[Python-ideas] file(fn).read()

Chris Rebert pyideas at rebertia.com
Sat Jun 13 12:44:33 CEST 2009

On Sat, Jun 13, 2009 at 1:25 AM, spir<denis.spir at free.fr> wrote:
> Hello,
> this post is half a question, half a proposal.
> Q: what happens to the filesystem file, and to the python file object below?
>    text = file(fn).read()
> (used 'file' instead of 'open' in purpose)
> Note that there seemingly is no way to close or del the file object, nor even to check its 'closed' flag.
> I would expect that, in the case a file remains unnnamed, it is automatically closed and del-ed. If not, do you think it is sensible to ensure that?

Indeed, that is what happens. However, the language makes no
guarantees as to exactly *when* it will be GC-ed and closed; there's
nothing to ensure it will be closed in anything approaching a timely
manner, which could cause problems in the case of long-running
programs and/or programs that open many files.
It is true that for CPython, the file object will happen to be GC-ed
immediately, but this is mere implementation-specific behavior (due to
refcounting being employed) and probably ought not to be relied upon;
IronPython, for instance, does not behave the same way.

> In this case, we have a both safe and compact idiom to read file content. I consider this good, because the concept of "read file content" is both a single and simple operation -- and rather common.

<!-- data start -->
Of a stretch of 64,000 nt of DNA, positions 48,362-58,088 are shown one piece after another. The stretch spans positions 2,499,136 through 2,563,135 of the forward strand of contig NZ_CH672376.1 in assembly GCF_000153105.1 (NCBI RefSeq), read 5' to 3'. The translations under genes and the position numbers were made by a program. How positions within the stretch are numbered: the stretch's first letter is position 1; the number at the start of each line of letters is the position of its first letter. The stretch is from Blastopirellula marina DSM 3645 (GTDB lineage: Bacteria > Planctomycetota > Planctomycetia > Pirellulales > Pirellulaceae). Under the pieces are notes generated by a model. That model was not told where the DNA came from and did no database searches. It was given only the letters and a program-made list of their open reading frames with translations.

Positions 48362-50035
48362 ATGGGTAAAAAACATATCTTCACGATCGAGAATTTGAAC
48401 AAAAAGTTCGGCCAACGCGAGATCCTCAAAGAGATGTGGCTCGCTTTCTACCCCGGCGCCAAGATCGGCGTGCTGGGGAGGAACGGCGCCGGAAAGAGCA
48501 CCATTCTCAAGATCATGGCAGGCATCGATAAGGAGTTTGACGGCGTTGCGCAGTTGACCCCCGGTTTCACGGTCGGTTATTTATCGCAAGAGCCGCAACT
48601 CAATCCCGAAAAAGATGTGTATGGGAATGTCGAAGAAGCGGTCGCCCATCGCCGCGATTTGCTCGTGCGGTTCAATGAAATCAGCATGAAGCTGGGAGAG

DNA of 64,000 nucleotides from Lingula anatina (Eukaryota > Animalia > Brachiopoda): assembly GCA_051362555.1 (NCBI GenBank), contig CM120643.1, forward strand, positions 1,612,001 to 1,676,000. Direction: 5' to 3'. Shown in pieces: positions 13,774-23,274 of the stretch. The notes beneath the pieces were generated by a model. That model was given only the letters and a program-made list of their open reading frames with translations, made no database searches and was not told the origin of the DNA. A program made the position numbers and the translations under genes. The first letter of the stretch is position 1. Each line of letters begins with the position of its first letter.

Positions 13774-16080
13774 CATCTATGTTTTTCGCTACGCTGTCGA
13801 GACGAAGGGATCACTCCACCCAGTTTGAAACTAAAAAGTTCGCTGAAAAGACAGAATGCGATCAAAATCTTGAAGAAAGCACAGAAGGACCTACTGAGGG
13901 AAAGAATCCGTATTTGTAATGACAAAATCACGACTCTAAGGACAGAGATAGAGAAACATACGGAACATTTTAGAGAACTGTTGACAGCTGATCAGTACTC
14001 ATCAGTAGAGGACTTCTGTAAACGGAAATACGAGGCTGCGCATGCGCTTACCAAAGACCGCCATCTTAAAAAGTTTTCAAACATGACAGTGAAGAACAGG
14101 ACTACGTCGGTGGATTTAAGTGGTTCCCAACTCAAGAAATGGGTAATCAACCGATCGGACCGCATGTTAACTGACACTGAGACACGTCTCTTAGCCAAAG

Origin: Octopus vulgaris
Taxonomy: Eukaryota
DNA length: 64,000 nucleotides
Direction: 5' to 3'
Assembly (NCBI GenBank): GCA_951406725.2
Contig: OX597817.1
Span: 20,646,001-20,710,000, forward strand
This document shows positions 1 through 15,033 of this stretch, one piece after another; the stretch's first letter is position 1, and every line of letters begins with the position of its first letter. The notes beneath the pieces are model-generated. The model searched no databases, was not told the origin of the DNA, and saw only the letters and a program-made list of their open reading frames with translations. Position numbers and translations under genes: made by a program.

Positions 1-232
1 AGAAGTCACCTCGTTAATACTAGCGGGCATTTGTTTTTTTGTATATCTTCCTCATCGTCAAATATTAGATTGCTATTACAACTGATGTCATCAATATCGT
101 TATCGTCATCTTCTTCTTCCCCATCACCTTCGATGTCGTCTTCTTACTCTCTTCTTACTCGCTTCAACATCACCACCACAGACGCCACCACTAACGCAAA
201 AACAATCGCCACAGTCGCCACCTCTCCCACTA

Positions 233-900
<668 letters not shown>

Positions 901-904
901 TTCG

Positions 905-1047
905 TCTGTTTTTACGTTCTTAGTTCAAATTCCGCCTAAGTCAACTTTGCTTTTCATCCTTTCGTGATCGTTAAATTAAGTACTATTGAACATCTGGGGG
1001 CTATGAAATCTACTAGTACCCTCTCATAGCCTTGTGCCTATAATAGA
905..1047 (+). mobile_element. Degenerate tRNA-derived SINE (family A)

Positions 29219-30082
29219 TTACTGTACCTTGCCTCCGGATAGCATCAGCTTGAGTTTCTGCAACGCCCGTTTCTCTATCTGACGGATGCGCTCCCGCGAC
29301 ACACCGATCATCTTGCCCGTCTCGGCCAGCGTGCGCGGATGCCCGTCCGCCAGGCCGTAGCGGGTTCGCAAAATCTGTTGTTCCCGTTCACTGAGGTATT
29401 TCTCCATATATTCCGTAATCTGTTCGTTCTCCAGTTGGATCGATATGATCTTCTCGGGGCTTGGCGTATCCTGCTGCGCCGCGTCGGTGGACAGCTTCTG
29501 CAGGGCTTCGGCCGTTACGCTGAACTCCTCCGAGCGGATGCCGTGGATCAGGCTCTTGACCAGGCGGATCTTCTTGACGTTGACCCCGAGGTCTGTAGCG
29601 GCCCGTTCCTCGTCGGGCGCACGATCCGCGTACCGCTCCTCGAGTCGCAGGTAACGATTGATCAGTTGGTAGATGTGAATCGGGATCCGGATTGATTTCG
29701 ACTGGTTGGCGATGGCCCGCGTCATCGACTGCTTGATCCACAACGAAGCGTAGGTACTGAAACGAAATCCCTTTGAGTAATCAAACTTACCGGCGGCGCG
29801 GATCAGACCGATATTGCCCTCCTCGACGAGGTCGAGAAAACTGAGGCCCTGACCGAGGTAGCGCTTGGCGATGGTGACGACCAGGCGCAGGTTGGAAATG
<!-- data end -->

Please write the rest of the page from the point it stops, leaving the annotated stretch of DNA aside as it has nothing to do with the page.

Actually, we already have something for that. And it's only 1 extra line:
with f as file(fn):
    text = f.read()
#when execution reaches here, the file is guaranteed to be closed

Though personally I think dealing with individual lines in a file is
more common than slurping in an entire file's contents all at once.
But I digress.

> Else, I would propose a pair of string methods (rather than 2 more builtin funcs) .filetext() & .filebytes(). In both cases, the target string is (supposed to be) a filename.

Probably unnecessary seeing as we have the above idiom.

> I take the opportunity to ask whether there is a chance in the future to be able to customize builtin types. (In this case many proposals on this list will simply vanish.)

I think you'll have to elaborate on what exactly you mean by
"customizing builtin types" for anyone to answer your question fully.
Assuming you mean "modify, replace, or extend in-place", I think the
prospects of that are rather grim; Python is not Ruby or Lisp.


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